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As with most other software it's safer to try new plugins, configuration options or template changes in a separate testing environment, see e.g. WordPress local development environment.

Most questions and answers I've seen about this is the simpler case: doing the initial development locally and then deploy everything to the live site. That is easy. However, what if I need to test some change in the middle of site's life cycle? I guess the steps should be:

  1. Replicate a current state of the site to the testing environment
  2. Test the changes in the testing environment
  3. When done, merge the changes back to live

I know how to do 1+2 but am not sure about 3. This steps breaks down to 2 parts:

  1. Files
  2. Database

Again, 1 is easy so for example template updates are easily migrated from test to live. But 2 is tricky. Copying test db to live is not always possible (there might have been content changes in the meantime etc.), comparing schemas is also not a trivial task, theoretically there could be a plugin that would help with test <-> live synchronization but I'm not sure if it exists.

How do you people deal with this? Any tips & tricks or procedures?

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I don't think you're going to get a definitive answer on this. Because what you're asking is so subjective, it seems more fitting that this becomes a community wiki because there is no right or wrong answer for this. –  DigitalSea Mar 1 '12 at 7:27
    
Maybe there's no good answer to this questions, which would be very strange to me as thousands of WP admins need to deal with test/live migration every now and then. –  Borek Mar 1 '12 at 10:44

2 Answers 2

I don't think you will find any comprehensive or easy answer for this. I think the way you already broke down the various aspects of your installation is the key - i.e., thinking of changes to files as different from changes to the database.

Most of the changes I make are at the file level - e.g., CSS, adding code for a hook, stuff like that. They are isolated in files, as you said.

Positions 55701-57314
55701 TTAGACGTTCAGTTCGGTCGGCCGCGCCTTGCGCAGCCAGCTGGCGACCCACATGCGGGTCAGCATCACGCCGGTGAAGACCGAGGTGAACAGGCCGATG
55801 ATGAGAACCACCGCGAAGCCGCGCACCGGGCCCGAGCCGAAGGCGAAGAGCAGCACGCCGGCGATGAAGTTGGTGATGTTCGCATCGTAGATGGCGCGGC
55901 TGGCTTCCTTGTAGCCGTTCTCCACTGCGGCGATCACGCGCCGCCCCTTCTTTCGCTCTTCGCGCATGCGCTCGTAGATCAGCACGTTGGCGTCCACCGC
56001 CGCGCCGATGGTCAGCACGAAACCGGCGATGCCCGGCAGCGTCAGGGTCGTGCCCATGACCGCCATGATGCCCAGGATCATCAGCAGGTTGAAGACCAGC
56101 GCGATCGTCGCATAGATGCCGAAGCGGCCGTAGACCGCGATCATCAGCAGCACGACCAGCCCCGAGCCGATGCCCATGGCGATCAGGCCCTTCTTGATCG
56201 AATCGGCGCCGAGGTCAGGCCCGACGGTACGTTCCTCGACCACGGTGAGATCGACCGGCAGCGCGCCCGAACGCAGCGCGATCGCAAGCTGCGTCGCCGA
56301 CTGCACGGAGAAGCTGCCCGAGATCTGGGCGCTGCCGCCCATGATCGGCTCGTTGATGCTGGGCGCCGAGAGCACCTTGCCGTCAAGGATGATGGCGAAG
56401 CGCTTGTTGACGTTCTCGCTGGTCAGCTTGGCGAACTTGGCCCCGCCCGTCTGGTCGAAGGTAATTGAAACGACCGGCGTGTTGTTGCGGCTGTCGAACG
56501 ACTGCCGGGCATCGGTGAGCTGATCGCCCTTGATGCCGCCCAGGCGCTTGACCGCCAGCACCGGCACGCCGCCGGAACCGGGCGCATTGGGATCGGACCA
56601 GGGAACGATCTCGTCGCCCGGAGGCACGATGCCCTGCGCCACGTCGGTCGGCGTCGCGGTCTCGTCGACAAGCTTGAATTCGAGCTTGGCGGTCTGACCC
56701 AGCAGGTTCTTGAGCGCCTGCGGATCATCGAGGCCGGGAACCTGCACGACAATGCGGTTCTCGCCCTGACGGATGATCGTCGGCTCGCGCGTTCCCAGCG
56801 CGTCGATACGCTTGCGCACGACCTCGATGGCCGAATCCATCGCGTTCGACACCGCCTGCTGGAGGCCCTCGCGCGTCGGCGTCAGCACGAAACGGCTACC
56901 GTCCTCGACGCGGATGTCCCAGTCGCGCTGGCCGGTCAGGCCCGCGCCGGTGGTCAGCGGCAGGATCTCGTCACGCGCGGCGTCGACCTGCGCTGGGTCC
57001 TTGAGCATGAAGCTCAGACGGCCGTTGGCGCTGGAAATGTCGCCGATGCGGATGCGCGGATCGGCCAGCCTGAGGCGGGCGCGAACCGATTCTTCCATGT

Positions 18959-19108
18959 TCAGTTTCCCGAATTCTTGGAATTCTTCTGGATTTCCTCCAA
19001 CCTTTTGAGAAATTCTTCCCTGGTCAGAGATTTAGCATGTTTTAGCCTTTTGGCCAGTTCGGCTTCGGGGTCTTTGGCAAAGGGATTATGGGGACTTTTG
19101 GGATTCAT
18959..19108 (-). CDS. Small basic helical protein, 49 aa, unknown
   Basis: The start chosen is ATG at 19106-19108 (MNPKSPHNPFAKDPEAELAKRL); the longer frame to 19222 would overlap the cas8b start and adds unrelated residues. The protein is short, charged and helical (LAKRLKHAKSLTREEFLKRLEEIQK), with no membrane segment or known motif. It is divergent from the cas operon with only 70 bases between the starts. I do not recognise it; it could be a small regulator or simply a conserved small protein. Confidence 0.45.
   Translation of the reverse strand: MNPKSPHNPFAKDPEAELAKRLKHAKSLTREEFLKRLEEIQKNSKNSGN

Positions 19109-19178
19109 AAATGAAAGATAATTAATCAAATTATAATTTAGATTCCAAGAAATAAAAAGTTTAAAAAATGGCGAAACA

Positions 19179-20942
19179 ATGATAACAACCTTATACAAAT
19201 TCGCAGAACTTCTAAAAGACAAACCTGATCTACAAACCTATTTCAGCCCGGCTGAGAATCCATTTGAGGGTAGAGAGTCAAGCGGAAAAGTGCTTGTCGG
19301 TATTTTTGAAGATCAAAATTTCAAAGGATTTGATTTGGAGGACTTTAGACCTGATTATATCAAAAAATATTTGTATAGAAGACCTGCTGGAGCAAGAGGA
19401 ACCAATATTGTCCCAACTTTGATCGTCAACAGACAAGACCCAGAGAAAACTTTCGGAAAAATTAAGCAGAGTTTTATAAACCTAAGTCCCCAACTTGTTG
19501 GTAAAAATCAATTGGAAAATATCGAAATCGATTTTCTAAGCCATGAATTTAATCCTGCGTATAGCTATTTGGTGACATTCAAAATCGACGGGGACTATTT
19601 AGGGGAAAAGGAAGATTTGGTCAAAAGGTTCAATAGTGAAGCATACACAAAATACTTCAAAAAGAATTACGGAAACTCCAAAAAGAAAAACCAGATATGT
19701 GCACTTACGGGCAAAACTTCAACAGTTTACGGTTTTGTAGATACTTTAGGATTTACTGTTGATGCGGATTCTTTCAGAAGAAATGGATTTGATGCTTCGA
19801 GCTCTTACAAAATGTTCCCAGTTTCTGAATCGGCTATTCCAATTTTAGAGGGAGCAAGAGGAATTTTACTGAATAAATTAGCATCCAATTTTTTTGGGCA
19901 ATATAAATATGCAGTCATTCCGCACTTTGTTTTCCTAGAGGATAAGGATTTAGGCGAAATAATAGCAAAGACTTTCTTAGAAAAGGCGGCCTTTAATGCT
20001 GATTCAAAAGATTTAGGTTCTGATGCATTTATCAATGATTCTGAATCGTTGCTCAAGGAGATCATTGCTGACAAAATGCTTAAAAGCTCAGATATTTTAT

For the changes I make which affect the database, they tend to be compartmentalized as plugins, so they are also easy to isolate and deploy or rollback as long as I keep track of what steps I am taking.

Since you seem more concerned about your database changes, do you have a particular change or type of change that you want to discuss? You could consider doing a MySql dump of both the test and live database and then using a file diff tool to find the differences. In many cases this would probably let you extract a few SQL commands that could be packaged into a deployment script (but this could involve a fair amount of understanding about the underlying database to be sure to get the script right).

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Syncing at the DB level is probably the "ultimate" way but also relatively hard to get (you need to transfer only the right changes and understand what you are doing). I was looking for some simpler way but maybe there isn't. –  Borek Feb 29 '12 at 10:39
    
I agree. In general you'd have to get your hands dirty finding differences between the databases. There is a lengthy discussion of some tools that people have found helpful in finding MySql database diffs here: Compare two MySQL databases –  Shannon Wagner Feb 29 '12 at 14:30

It might sound counterproductive, but to transfer changes locally I usually just delete the database on my local environment, dump a copy of the live database and then open it up in a text editor and do a find and replace of the live url to be that of my local url.

So for example if my live site is: http://www.awesomewidgets.com and my local test url is: http://localhost/awesomewidgets - I'd do a search and replace of "http://www.awesomewidgets.com" and make it "http://localhost/awesomewidgets"

You just then have to remember to copy over any plugins you might have installed on the live site and of course, any uploaded files like images, videos or audio files which are usually inside of your wp-content/uploads folder (unless you changed it).

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I'd agree with this... I've used this method in the past with a local copy of the live database - search and replace urls and all works great. –  Vince Pettit Feb 29 '12 at 9:16
    
You are describing step 1 which is not a problem. Step 3 is. –  Borek Feb 29 '12 at 10:24
    
I don't think there is a simple solution for step 3. If you develop on a unix based machine like a Mac or Linux, then I'm sure there is a way of syncing everything using Git. But to be honest, I don't think there is a definitive solution for this and even setting up some kind of Git based syncing would in itself be time consuming and not worth the effort of just copying things over manually. –  DigitalSea Feb 29 '12 at 12:51
    
How could Git be used with MySQL database? What do you mean? –  Borek Feb 29 '12 at 17:12
    
Git can be used with anything. It's highly configurable. Using Git hooks you can make it do anything like run wrapper scripts every time you commit, push and update. You can essentially use it to keep databases and files synced with one another across different machines, like I said this would be a lot of work but it would work. This link might interest you: stackoverflow.com/questions/4764304/… - there isn't a definitive answer to this, I don't see how there can be one right answer to your question. –  DigitalSea Mar 1 '12 at 1:33

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